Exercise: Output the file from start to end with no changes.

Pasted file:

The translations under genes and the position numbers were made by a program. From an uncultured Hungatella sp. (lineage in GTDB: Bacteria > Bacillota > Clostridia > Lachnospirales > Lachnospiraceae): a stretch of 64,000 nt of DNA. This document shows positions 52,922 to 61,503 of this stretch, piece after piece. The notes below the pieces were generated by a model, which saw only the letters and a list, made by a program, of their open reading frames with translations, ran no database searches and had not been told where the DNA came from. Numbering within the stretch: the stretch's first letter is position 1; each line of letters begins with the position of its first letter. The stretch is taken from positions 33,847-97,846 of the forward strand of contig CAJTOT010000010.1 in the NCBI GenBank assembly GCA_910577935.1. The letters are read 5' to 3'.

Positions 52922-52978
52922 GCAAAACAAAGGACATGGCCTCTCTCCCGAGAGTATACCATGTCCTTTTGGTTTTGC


The translations under genes and the position numbers were made by a program. From an uncultured Hungatella sp. (lineage in GTDB: Bacteria > Bacillota > Clostridia > Lachnospirales > Lachnospiraceae): a stretch of 64,000 nt of DNA. This document shows positions 52,922 to 61,503 of this stretch, piece after piece. The notes below the pieces were generated by a model, which saw only the letters and a list, made by a program, of their open reading frames with translations, ran no database searches and had not been told where the DNA came from. Numbering within the stretch: the stretch's first letter is position 1; each line of letters begins with the position of its first letter. The stretch is taken from positions 33,847-97,846 of the forward strand of contig CAJTOT010000010.1 in the NCBI GenBank assembly GCA_910577935.1. The letters are read 5' to 3'.

Positions 52922-52978
52922 GCAAAACAAAGGACATGGCCTCTCTCCCGAGAGTATACCATGTCCTTTTGGTTTTGC